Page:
Eastside students explore career options during Trine visit
Nineteen students participating in the Pre-Employment Transition Services (Pre-ETS) program at Eastside High School in Butler visited Trine University on Feb. 4 to learn about career opportunities, many of which don’t require a college education.
“We were brainstorming on how to get the students out into the community to look at other opportunities for employment, and maybe even college possibilities,” said Sherri Bishop, who conducts the Pre-ETS program for Goodwill Industries. “We contacted Trine and it just kind of evolved from there.”
Besides getting to tour the Trine campus, students learned about the workforce certification and non-degree training programs offered at the university, as well as career opportunities in areas such as food service, campus operations and housekeeping.
“I’m hoping they learned that they don’t have to go to college to work in a college atmosphere,” said Nichole Brown, Mild Cognitive Disabilities teacher at Eastside.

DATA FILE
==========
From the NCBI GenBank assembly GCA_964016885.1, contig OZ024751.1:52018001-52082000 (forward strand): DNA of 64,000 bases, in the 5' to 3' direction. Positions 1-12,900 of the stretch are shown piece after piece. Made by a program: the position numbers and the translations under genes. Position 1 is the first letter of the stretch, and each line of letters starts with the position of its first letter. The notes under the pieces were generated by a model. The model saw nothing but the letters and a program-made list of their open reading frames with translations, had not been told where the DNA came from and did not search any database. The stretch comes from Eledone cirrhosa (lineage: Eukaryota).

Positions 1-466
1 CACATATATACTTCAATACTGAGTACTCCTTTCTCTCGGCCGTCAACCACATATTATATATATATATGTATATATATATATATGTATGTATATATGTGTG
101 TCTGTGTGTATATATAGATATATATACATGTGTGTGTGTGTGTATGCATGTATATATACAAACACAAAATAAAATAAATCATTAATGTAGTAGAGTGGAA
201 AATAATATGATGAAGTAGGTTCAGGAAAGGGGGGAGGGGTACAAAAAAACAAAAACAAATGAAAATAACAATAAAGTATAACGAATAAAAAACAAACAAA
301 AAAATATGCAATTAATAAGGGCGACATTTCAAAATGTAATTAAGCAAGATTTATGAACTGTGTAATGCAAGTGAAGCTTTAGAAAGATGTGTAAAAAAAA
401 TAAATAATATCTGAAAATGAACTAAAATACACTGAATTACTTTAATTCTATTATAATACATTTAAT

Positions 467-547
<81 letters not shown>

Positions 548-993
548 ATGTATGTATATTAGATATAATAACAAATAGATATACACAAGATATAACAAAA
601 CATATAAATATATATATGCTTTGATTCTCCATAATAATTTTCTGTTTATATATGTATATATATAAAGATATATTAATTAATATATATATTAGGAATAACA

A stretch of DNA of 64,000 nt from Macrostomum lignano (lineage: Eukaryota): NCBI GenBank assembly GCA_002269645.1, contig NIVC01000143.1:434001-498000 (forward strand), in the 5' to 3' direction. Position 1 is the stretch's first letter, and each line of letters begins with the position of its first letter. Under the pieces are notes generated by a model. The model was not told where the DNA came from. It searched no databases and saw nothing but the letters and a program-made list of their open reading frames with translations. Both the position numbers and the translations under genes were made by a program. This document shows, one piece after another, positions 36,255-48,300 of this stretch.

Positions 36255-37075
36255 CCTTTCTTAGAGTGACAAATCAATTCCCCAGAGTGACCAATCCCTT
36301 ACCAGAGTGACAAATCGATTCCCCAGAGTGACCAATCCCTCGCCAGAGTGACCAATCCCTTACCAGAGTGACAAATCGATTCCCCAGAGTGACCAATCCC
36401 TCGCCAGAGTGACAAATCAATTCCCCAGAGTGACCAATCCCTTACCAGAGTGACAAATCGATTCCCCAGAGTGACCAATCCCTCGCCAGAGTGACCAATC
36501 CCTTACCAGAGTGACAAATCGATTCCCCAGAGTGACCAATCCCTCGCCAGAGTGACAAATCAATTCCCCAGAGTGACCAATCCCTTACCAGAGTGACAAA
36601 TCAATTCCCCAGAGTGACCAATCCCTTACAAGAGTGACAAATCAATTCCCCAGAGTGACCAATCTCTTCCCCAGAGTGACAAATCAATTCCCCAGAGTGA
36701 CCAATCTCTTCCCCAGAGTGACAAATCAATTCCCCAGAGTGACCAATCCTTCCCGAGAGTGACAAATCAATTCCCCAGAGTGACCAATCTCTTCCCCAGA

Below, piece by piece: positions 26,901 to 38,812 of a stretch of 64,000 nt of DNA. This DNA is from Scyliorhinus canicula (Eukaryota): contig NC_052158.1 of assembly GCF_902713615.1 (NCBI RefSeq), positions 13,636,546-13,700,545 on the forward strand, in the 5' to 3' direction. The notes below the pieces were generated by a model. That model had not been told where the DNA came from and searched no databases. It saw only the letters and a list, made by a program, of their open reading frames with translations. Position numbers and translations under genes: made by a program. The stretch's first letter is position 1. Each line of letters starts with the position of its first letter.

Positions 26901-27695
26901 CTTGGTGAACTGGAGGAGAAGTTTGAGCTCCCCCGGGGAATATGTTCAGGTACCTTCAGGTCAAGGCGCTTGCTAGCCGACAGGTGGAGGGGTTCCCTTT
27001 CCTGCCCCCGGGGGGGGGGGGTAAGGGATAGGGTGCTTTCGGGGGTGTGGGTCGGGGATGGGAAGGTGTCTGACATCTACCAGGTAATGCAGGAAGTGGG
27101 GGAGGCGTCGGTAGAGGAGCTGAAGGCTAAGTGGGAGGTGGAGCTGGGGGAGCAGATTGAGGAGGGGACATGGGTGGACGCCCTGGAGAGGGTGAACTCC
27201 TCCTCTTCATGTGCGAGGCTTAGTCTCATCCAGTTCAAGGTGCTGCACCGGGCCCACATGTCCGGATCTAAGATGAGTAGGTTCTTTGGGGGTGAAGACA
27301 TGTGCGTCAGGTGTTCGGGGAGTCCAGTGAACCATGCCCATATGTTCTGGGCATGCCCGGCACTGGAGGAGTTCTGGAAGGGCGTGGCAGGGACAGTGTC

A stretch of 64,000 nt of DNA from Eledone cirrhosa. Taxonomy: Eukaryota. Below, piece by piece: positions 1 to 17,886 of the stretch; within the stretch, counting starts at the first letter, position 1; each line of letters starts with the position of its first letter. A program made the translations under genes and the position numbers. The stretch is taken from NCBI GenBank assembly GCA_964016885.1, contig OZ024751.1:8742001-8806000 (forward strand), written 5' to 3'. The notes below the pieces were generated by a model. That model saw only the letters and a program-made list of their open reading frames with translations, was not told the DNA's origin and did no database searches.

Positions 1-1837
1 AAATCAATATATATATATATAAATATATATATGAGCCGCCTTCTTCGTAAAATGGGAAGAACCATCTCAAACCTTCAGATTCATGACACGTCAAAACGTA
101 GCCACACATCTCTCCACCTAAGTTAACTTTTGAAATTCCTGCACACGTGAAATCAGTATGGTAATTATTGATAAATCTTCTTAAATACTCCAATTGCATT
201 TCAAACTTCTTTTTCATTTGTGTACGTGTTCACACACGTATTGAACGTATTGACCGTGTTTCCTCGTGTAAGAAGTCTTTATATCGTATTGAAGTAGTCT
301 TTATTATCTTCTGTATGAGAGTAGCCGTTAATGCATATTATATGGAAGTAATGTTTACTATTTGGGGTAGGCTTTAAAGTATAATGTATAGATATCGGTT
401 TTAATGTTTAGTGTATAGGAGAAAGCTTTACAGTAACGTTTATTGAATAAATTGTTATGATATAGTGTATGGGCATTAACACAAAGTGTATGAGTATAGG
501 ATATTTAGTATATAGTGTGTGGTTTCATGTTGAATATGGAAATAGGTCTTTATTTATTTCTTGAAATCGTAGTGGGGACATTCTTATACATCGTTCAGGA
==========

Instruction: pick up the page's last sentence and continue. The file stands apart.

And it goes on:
The students also toured Trine’s engineering labs to learn more about the engineering and support services involved with manufacturing.
“We hope that students become more aware of highly skilled, well-paid career options in this region that don’t necessarily require a college degree,” said Linda Cooper, employment specialist at Trine. “If students walked away with even one new idea about possible career paths they hadn’t considered before, the visit was a success.”
“Some of our kids are not college-bound, but they still want to do something within the manufacturing career field,” said Brown, “so they still need to know there’s other jobs out there.”
The class also has made trips to Spangler Candy, Sechler’s Pickle factory, the Auburn firefighter training facility, DeBrand’s Chocolate, Sweetwater Sound and Fort Wayne’s Harris Boats, and hopes to visit Vera Bradley in the future.
“We’re trying to show them all different areas of possible employment after high school,” said Bishop.
Photos: Top, Jason Blume, executive director of Innovation One at Trine University, shows Eastside High School students a 3-D printed mold used in the injection molding process as they tour the Plastics Lab inside the Jim and Joan Bock Center for Innovation and Biomedical Engineering. Right, Eastside student Chris Hopkins holds a mold used in the lost foam casting process as Blume explains the process to students in the university’s Cast Metals Lab.